During the third trimester of pregnancy, all prostaglandin synthesis inhibitors may expose the foetus to:

  • cardiopulmonary toxicity (with premature closure of the ductus arteriosus and pulmonary hypertension)
  • renal dysfunction, which may progress to renal failure with oligo-hydroamniosis

The mother and the neonate, at the end of the pregnancy, to:

  • possible prolongation of bleeding time, an anti-aggregating effect which may occur even at very low doses
  • inhibition of uterine contractions resulting in delayed or prolonged labour

Consequently, diclofenac is contra-indicated during the third trimester of pregnancy.


Like other NSAIDs, diclofenac passes into breast milk in small amounts. Therefore Diclofenac should not be administered during breast feeding in order to avoid undesirable effects in the infant (see section 5.2).

Female fertility

As with other NSAIDs, the use of diclofenac may impair female fertility and is not recommended in women attempting to conceive. In women who may have difficulties conceiving or who are undergoing investigation of infertility, withdrawal of diclofenac should be considered.

See section 4.4 regarding female fertility.

  • Effects on ability to drive and use machines

Undesirable effects such as dizziness, drowsiness, fatigue and visual disturbances are possible after taking NSAIDs. If affected, patients should not drive or operate machinery.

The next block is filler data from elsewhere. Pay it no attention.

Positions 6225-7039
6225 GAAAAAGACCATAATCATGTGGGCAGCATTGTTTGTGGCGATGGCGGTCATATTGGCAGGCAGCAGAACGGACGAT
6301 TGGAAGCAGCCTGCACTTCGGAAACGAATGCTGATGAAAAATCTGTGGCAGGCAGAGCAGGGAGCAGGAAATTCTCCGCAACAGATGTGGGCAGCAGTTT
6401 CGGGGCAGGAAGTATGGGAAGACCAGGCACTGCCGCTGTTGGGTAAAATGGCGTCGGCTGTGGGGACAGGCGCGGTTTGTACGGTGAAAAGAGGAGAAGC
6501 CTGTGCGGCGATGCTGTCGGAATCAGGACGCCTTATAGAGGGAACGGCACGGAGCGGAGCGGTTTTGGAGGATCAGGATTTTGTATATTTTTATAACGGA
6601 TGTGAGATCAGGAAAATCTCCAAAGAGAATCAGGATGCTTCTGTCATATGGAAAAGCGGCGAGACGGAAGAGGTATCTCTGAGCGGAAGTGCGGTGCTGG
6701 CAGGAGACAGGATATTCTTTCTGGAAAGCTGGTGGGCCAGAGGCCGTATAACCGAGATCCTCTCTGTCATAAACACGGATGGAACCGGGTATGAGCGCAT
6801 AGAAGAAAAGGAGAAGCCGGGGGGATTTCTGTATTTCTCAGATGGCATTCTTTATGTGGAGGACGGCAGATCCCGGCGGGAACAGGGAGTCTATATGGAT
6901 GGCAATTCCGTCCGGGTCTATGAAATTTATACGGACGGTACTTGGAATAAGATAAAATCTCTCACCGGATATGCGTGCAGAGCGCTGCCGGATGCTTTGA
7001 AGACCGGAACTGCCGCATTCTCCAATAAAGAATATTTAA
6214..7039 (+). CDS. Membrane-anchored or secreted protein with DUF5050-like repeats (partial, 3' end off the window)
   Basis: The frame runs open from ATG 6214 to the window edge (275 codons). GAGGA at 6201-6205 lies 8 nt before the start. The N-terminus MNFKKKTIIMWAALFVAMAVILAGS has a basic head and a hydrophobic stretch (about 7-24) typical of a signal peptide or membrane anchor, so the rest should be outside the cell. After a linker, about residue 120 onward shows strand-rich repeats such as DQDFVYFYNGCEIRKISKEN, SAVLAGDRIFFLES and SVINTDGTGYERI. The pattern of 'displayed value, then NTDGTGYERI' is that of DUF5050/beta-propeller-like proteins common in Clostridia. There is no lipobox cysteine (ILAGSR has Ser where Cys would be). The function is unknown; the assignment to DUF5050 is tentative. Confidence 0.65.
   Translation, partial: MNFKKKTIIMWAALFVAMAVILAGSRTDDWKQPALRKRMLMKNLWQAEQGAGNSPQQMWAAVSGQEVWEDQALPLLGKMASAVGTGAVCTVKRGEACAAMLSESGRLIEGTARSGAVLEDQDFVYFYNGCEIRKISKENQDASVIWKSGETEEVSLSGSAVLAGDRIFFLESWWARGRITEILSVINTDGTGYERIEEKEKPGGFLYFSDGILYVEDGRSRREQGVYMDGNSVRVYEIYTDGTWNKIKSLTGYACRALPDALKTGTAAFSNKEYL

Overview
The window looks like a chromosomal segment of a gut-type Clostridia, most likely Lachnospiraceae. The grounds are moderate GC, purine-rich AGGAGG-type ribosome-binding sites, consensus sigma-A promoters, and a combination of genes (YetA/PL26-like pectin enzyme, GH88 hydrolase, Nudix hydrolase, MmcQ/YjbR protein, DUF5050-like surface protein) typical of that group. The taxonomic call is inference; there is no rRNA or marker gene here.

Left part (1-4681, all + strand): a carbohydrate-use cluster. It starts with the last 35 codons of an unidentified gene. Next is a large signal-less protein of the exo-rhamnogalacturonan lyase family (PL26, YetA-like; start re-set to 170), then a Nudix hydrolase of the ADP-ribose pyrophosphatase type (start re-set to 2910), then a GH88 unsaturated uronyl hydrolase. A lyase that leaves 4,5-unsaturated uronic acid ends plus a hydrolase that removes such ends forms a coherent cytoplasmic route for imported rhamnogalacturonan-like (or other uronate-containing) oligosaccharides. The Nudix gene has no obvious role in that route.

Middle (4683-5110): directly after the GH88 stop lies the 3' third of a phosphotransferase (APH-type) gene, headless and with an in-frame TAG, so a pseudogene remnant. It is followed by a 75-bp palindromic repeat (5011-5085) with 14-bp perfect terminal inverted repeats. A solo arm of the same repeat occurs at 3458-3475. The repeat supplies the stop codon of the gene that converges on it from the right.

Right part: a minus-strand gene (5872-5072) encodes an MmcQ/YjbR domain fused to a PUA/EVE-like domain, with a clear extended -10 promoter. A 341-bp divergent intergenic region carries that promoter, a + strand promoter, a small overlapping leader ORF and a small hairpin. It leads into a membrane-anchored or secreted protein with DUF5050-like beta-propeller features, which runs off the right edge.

• Undesirable effects

Adverse reactions are ranked under the heading of frequency, the most frequent first, using the following convention: very common: (>1/10); common (≥ 1/100, <1/10); uncommon (≥ 1/1,000, <1/100); rare (≥1/10,000, <1/1000); very rare (<1/10,000); Unknown: cannot be estimated from available data.

The following undesirable effects include those reported with other short-term or long-term use. Blood and lymphatic system disorders
Very rareThrombocytopenia, leucopoenia, anaemia (including haemolytic and aplastic anaemia), agranulocytosis.
Immune system disorders
RareHypersensitivity, anaphylactic and anaphylactoid reactions (including hypotension and shock).
Very rareAngioneurotic oedema (including face oedema).
Psychiatric disorders
Very rareDisorientation, depression, insomnia, nightmare, irritability, psychotic disorder.
Nervous system disorders
CommonHeadache, dizziness.
RareSomnolence, tiredness.
Very rareParaesthesia, memory impairment, convulsion, anxiety, tremor, aseptic meningitis*, taste disturbances, cerebrovascular accident.
UnknownConfusion, hallucinations, disturbances of sensation malaise
Eye disorders
Very rareVisual disturbance, vision blurred, diplopia.